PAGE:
According to Charles M. Turkelson, PhD, who heads the AAOS research department, the quality of orthopaedic literature is compromised by Level IV case series subject to regression to the mean. Regression to the mean can also affect controlled studies.

Dr. Turkelson explained the impact of regression to the mean in this way: “People don’t feel the same every day. Sometimes they feel better and other times they’re worse. They go to the doctor when they feel worse. As the natural part of this cycle, they will feel better even if they don’t receive any treatment. This is known as regression to the mean. It’s not surprising that most case series find that treatment is effective. This is simply part of the cycle of their symptoms.”

He cited a study published in The Lancet on outcomes after vertebroplasty. The authors considered this an open-label (nonblinded), randomized trial of vertebroplasty versus conservative treatment.

The two groups, however, differed in 60 percent (3 of 5) of their outcomes at baseline. “This is not something that could happen in an RCT. The researchers may have attempted to randomize but the randomization did not succeed,” he said.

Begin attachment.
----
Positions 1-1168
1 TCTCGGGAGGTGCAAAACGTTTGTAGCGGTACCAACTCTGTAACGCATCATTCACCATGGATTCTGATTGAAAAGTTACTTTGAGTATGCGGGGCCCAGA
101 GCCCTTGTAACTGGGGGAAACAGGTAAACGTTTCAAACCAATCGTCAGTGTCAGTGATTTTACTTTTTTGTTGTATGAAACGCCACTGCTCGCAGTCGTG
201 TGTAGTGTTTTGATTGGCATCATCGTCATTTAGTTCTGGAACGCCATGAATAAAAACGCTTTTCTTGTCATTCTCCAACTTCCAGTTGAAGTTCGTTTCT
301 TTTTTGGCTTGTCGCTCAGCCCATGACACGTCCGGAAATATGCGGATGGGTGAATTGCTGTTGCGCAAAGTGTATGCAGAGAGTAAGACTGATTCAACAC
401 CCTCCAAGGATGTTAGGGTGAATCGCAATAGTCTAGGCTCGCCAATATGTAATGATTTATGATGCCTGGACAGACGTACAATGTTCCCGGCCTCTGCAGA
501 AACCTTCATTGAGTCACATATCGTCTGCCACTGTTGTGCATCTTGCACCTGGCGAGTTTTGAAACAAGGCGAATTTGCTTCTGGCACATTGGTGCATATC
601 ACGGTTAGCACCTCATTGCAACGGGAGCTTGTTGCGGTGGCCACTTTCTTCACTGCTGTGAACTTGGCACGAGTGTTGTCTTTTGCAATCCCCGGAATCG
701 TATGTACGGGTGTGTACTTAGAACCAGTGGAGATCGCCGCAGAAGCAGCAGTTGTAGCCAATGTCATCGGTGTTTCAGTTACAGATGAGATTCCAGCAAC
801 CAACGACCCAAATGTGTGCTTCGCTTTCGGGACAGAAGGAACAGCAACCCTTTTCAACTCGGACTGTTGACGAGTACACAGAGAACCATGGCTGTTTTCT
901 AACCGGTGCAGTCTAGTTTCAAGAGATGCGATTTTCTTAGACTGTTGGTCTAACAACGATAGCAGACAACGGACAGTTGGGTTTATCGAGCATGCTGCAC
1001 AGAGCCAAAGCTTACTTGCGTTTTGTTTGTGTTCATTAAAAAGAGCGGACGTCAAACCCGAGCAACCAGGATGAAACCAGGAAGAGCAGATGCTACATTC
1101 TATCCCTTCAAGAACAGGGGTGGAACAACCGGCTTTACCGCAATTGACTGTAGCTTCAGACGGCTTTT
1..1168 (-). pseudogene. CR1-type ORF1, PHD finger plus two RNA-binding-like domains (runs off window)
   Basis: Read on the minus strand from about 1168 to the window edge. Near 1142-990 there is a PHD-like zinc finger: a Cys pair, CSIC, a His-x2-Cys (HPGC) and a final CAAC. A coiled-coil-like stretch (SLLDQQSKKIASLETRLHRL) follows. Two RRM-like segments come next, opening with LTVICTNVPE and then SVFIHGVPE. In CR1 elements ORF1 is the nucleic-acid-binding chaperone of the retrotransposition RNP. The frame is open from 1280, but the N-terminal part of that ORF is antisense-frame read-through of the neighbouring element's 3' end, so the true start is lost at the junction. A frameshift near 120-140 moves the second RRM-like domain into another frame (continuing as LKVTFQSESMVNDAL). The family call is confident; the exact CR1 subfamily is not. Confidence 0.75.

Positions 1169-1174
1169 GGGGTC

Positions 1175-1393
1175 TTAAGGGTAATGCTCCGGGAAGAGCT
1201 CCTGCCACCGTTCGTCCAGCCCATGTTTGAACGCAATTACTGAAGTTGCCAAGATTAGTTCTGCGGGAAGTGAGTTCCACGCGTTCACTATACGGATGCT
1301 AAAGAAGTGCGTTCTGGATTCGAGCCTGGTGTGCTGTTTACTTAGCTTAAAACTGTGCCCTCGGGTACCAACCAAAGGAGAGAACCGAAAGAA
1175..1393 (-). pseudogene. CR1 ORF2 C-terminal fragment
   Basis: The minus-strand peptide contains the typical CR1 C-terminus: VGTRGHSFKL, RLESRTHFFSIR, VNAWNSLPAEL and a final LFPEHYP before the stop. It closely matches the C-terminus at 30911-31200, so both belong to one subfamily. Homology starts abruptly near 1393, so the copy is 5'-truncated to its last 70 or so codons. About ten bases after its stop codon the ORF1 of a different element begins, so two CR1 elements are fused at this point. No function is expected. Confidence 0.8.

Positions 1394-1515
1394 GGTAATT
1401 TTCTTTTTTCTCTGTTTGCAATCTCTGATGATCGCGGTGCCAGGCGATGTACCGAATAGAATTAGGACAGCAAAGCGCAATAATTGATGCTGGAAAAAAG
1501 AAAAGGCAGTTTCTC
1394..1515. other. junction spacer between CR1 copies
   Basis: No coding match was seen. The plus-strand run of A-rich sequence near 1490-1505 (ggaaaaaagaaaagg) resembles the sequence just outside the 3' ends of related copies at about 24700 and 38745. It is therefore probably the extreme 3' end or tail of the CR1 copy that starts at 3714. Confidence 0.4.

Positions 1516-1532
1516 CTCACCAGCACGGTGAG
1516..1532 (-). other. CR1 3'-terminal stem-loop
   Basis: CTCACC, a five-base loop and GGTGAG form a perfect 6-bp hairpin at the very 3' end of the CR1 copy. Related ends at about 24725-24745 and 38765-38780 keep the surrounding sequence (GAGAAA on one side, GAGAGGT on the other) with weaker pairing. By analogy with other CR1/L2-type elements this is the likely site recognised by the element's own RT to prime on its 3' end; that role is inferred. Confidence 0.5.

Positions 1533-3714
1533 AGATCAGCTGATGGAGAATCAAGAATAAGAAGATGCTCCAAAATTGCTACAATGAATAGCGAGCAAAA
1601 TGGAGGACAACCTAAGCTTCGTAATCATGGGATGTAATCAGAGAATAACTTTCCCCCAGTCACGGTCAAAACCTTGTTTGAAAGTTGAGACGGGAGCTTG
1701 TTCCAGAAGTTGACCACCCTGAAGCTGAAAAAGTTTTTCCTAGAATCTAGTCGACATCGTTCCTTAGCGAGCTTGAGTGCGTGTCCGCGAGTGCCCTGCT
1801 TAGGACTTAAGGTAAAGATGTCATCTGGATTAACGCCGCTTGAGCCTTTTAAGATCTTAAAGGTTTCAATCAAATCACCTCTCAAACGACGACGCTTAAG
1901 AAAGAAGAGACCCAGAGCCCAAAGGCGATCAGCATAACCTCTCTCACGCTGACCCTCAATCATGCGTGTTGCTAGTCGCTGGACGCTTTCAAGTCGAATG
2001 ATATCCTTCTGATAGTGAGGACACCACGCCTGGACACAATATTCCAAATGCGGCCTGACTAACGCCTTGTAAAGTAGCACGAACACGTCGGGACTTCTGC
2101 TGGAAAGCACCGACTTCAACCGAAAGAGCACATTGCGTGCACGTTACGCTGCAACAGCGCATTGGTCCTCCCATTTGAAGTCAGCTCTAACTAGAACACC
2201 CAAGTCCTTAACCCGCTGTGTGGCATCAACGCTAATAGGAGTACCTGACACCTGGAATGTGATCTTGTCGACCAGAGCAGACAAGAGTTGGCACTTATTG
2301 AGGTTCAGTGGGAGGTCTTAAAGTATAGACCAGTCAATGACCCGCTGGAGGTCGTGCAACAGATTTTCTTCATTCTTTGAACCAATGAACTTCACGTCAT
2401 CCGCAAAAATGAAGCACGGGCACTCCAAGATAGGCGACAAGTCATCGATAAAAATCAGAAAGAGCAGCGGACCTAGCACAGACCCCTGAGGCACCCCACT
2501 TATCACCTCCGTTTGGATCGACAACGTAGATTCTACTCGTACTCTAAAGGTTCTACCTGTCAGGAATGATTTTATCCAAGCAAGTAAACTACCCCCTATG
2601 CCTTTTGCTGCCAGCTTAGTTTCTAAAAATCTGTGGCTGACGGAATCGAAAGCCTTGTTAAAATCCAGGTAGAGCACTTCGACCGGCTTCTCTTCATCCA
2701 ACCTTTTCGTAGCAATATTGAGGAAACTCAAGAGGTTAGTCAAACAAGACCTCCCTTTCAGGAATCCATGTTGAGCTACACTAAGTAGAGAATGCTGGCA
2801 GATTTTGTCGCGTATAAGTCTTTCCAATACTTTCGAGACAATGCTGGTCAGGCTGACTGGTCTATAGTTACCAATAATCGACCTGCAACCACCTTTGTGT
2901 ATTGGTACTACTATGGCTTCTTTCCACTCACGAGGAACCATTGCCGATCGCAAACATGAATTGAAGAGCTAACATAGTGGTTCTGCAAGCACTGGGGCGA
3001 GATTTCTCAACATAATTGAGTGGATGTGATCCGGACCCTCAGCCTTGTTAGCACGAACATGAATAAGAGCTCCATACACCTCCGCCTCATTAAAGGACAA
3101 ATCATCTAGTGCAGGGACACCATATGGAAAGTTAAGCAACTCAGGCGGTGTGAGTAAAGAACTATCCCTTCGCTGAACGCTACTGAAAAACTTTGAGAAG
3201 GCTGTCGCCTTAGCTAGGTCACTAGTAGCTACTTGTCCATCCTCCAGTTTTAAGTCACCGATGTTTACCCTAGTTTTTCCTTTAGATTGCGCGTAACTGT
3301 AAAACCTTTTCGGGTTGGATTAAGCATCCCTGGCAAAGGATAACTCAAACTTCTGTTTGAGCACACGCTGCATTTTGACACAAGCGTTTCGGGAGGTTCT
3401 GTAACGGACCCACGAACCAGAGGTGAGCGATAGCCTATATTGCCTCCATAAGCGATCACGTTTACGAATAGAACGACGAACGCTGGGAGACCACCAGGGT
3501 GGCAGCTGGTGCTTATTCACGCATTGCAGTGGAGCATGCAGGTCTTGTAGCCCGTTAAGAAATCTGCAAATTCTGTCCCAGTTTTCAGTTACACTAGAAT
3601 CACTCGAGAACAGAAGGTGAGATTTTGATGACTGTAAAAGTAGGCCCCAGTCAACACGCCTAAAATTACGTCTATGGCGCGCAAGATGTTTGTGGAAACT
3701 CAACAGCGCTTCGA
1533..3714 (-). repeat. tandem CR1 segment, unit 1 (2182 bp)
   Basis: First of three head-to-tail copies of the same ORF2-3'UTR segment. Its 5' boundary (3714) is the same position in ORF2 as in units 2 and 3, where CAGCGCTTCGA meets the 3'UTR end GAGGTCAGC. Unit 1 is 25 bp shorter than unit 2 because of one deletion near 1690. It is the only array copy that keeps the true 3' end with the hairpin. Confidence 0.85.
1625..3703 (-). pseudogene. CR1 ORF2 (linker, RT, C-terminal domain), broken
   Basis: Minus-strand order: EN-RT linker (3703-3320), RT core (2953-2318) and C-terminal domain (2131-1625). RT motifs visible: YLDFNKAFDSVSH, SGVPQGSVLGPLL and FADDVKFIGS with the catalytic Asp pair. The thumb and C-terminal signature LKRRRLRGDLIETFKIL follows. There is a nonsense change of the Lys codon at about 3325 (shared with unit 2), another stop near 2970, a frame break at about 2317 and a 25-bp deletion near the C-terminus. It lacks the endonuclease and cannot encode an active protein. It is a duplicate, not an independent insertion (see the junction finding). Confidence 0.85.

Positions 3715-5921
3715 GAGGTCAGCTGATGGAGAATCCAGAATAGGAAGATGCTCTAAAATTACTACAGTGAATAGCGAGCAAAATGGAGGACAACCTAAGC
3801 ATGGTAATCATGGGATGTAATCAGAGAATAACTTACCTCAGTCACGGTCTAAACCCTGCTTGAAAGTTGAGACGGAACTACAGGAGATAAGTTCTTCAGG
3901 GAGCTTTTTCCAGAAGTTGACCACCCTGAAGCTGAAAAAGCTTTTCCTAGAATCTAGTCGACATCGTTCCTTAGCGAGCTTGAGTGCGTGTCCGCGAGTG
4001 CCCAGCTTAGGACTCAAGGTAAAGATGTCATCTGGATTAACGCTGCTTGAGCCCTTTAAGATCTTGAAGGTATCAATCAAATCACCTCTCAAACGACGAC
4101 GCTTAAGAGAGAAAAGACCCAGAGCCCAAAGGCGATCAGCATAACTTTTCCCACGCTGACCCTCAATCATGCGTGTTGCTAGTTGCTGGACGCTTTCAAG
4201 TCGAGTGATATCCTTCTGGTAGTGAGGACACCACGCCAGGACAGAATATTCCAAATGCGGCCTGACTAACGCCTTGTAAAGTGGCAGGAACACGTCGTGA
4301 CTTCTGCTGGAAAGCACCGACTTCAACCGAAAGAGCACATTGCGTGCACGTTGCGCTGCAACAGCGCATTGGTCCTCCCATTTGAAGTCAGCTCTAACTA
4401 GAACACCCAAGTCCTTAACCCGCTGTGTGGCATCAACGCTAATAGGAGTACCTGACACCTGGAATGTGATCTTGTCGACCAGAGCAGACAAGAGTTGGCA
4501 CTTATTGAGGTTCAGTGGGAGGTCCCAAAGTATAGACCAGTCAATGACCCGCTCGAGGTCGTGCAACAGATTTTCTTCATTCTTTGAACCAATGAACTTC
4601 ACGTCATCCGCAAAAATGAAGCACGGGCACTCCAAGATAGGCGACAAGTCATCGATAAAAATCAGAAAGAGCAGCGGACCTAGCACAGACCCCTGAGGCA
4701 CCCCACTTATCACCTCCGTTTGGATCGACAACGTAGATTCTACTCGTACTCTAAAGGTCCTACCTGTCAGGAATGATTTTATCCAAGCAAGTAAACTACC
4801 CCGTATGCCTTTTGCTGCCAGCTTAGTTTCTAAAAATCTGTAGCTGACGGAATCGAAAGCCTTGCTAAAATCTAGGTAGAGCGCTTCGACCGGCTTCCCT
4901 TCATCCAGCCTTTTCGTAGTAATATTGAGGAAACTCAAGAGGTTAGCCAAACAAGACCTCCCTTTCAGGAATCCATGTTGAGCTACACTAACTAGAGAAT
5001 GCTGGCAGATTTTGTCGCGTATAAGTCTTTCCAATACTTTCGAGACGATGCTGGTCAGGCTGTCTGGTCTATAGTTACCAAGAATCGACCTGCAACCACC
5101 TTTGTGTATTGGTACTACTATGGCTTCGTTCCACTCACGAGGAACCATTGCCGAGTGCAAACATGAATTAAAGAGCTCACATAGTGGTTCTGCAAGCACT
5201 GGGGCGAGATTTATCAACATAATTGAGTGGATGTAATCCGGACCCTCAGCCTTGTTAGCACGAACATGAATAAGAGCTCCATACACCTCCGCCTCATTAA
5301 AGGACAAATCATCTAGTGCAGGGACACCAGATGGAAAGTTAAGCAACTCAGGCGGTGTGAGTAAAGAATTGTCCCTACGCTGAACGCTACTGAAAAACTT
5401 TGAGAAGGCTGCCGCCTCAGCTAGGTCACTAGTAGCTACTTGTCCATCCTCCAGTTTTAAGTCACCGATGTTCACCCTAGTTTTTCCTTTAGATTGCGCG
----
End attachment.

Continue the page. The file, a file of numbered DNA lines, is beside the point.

The results showed greater improvement from baseline in the vertebroplasty group versus the control group. “It is exactly what you would expect from regression to the mean. At no time did the authors test to see whether there was a difference between the two groups. It only tested for differences from baseline,” Dr. Turkelson explained.

Even by the author’s own definition, no clinically important differences were found between the groups. Although this study is frequently cited as demonstrating the effectiveness of vertebroplasty, that assessment is inaccurate, according to Dr. Turkelson.

“Considerations about study quality are not mere academic exercises. They have real world consequences. Good quality research means good quality care,” he concluded.

Annie C. Hayashi is the ORS development and communications manager. She can be reached at hayashi@ors.org

Editor’s Note: This is the first of a three-part series on the ORS-sponsored Clinical Research Forum.